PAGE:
You should remove previous versions of Skype before installing the latest release:

sudo apt-get remove skype

The last kernel update nuked my preferences and I couldn't get Skype to use my webcam as the default sound input device. This latest version won't allow me to change my sound device from Pulse Audio either, but changing the input device in the sound menu seems to pick up the webcam automatically. This problem is widely discussed on the Internet and there is a fix, but it didn't work for me: implementing the steps killed all of my sound output and I had to reverse them to regain my system sounds!

To download the latest version of Skype, go to the Skype Downloads page or click on the link in the Sources & References section, below.

Sources & References:

Wednesday, 20 June 2012

Linus In the News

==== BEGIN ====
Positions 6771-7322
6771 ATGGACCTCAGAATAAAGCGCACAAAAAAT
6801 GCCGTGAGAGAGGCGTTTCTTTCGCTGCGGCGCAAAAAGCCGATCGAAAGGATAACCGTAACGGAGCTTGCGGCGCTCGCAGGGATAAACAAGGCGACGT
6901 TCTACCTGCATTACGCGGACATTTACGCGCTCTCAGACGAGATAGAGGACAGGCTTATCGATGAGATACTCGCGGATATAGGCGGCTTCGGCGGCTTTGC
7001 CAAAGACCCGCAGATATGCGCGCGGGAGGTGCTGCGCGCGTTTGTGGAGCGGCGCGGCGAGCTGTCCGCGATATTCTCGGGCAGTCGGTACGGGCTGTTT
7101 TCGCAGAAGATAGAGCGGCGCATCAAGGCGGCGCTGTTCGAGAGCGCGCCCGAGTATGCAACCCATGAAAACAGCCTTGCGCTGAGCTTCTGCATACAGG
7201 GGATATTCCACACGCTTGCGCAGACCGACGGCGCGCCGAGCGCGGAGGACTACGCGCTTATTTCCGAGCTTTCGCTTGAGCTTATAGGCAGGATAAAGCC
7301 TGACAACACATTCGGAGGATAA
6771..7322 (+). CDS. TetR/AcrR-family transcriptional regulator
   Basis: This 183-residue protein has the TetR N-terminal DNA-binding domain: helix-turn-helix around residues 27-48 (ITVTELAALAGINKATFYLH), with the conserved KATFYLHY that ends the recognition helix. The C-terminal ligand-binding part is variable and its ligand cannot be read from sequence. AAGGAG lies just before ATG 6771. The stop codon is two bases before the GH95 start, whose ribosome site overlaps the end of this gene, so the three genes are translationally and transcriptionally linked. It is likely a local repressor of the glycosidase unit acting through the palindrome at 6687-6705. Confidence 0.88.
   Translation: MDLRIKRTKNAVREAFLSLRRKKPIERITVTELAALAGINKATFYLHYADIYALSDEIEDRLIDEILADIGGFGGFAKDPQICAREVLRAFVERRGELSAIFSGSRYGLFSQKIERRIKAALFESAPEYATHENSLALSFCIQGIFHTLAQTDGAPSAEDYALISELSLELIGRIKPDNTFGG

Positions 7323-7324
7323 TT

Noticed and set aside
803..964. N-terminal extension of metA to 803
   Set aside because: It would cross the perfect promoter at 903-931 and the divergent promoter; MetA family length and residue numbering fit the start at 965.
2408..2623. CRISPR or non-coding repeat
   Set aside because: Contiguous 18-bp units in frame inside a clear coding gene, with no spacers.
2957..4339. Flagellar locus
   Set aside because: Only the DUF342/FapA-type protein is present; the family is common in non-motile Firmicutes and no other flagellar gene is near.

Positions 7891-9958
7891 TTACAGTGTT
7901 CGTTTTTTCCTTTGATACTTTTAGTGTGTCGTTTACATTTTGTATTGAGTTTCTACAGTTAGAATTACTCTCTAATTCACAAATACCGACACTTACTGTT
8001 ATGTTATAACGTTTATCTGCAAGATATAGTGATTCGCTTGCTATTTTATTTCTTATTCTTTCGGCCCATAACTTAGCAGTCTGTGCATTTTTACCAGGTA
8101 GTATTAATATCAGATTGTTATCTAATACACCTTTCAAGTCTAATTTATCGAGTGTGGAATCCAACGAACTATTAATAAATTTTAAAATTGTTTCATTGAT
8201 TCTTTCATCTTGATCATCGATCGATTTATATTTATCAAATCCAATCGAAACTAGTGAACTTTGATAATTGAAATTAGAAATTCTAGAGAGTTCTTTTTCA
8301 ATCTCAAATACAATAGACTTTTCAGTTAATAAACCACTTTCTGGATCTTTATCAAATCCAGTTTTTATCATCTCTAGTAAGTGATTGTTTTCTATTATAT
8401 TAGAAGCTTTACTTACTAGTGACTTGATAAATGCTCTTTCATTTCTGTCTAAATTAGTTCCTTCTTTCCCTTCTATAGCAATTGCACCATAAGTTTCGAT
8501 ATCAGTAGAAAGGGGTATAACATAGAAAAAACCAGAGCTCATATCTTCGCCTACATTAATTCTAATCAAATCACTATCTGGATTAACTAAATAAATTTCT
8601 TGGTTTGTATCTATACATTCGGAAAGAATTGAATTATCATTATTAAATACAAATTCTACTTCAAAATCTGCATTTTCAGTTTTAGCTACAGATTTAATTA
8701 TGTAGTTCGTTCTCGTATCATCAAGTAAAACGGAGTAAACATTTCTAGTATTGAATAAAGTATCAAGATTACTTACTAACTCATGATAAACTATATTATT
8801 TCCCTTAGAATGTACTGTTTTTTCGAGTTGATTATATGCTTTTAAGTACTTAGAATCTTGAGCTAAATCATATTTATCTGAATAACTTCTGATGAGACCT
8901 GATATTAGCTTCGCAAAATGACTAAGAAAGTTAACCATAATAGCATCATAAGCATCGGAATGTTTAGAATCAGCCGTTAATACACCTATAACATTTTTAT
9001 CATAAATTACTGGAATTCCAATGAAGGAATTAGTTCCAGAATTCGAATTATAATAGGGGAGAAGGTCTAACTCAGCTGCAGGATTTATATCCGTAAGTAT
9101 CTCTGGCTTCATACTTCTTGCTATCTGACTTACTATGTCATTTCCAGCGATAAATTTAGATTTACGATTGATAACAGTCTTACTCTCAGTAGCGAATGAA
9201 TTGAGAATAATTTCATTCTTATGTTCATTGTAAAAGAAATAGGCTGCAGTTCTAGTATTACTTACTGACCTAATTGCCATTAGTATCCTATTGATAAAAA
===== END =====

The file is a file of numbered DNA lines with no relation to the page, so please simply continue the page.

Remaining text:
Linux creator Linus Torvalds has won the Millennium Technology Prize and an accompanying cheque for 600,000 euros ($756,000; £486,000) from the Technology Academy of Finland. Source: BBC News - Technology

A nice write up on Linus' recent escapades!

Nearly Headless Nick

Headless system: a computer system or device that has been configured to operate without a monitor, keyboard and mouse. Source: Wikipedia - Headless System

After some initial problems, my new Aleutia D2 Pro is up and running!

It's sporting a stock install of Ubuntu 12.04 LTS (Precise) and I'm using smb for sharing files across the network. So far, so good - but I could have used any old box as a file server; so why spend £500 on a new PC?

Well, the D2 is frugal in its power consumption which means that it can be left running without destroying the planet (or my bank balance). In fact, in sleep mode it consumes just 2.6 watts and under load, a paltry 18.0 watts! Moreover, this thing isn't just quiet - it's absolutely silent. Of course, these performance figures don't include a monitor which leaves one with the problem of managing the system blind.